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|Citation:||Current Opinion in Lipidology, 2015; 26(6):536-543|
|Publisher:||Wolters Kluwer Health, Inc.|
|Wayne Rankina and Gary Wittert|
|Abstract:||Purpose of review: The prevalence of obesity across the world continues to climb, bringing with it otherwise preventable obesity-related comorbidities including type 2 diabetes, hypertension and cardiovascular disease. Weight loss is difficult to achieve and maintain through lifestyle interventions alone, leading to intense efforts to develop adjunctive pharmacological approaches. Herein, we examine recent advances in this field and limitations of currently available and emerging agents. Recent findings: Liraglutide, lorcaserin and combination of phentermine–topiramate and bupropion–naltrexone have all been the subject of recent studies examining their efficacy as weight-loss agents. Although each effectively induces weight loss over and above placebo, significant concerns exist regarding side-effect profiles and safety, along with their ability to achieve sustained effects. Dropout rates in all examined studies were up to 50% or more, usually a result of intolerable side-effects. Recruitment of a high proportion of women of European descent also casts doubt on the generalizability of trial data. Summary: Pharmacological interventions for weight loss remain limited, with side-effects often outweighing efficacy. Interestingly, substantial early weight loss was associated with sustained loss, suggesting a responsive phenotype and future trials might best be targeted in identifying responsive subpopulations.|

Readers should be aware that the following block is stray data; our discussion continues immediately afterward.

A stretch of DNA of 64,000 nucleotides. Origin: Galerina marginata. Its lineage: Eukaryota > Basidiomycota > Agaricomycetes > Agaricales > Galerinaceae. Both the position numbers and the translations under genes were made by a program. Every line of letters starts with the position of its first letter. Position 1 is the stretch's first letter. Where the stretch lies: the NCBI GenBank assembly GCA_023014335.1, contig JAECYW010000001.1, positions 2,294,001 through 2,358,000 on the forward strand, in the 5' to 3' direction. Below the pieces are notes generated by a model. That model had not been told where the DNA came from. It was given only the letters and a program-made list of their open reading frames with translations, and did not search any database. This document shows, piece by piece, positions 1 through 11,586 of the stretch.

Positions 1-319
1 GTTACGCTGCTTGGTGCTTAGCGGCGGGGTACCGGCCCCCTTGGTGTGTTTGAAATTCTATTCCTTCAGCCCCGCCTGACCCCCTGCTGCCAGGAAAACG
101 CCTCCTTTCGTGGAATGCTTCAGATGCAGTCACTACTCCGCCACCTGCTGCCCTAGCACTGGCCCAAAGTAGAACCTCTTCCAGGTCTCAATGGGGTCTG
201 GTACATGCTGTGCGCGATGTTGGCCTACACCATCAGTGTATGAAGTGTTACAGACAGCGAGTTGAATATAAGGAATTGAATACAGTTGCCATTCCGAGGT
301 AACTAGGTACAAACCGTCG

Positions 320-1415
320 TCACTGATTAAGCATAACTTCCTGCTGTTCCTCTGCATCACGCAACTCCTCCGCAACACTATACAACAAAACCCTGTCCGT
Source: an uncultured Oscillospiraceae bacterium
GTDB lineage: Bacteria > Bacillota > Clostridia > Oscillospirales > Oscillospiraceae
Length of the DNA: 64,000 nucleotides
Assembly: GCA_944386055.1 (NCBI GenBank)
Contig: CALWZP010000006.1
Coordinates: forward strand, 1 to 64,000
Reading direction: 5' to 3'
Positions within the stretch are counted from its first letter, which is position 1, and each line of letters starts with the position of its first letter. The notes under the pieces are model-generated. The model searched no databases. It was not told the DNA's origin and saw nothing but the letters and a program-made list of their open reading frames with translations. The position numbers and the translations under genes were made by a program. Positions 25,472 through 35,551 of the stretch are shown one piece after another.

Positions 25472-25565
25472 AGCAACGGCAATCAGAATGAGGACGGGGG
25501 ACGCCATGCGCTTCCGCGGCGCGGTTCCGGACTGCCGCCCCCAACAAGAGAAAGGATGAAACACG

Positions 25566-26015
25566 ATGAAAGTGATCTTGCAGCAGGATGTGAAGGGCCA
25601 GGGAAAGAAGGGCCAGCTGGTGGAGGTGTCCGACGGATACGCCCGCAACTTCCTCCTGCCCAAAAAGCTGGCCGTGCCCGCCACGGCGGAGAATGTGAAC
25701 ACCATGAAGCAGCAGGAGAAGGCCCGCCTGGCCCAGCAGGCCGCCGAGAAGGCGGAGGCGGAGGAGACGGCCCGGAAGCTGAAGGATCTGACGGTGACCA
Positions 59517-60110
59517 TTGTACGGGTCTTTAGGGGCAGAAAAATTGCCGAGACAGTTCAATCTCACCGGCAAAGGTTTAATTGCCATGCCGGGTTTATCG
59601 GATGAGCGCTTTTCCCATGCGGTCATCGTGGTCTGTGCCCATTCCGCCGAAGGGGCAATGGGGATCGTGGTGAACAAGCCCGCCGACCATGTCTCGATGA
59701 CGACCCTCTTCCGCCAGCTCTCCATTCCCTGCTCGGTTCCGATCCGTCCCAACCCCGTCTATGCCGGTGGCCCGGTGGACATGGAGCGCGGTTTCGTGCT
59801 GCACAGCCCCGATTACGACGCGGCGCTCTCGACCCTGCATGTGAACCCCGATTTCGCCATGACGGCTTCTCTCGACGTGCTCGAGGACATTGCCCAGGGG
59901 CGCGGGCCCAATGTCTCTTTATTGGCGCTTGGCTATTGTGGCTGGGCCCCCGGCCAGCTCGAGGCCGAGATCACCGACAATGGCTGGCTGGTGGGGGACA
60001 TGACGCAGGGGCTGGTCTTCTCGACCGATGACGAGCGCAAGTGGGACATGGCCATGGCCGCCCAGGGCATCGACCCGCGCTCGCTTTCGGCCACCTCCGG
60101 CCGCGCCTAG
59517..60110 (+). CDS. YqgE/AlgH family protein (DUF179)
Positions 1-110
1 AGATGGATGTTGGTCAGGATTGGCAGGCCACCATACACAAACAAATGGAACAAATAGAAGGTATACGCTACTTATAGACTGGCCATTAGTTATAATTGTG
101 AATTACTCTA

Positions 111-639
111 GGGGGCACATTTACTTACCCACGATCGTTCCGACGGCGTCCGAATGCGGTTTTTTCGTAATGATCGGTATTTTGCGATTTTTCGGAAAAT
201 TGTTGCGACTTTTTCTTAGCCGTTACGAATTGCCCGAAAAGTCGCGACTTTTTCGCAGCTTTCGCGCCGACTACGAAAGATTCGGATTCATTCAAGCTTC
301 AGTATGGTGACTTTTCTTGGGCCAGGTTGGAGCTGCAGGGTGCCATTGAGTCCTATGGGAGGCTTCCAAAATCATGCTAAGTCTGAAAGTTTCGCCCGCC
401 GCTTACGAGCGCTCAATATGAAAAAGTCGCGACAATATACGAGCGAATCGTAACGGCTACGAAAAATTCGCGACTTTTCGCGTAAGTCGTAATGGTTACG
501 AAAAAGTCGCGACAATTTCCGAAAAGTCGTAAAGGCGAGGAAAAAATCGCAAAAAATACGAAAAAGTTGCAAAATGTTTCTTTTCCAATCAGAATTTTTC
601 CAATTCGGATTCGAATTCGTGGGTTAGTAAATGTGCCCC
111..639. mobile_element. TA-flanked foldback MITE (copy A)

|Keywords:||generalizability; individualization; liraglutide; lorcaserin; obesity; side-effects|
|Rights:||Copyright © 2015 Wolters Kluwer Health, Inc. All rights reserved.|
|Appears in Collections:||Medicine publications|
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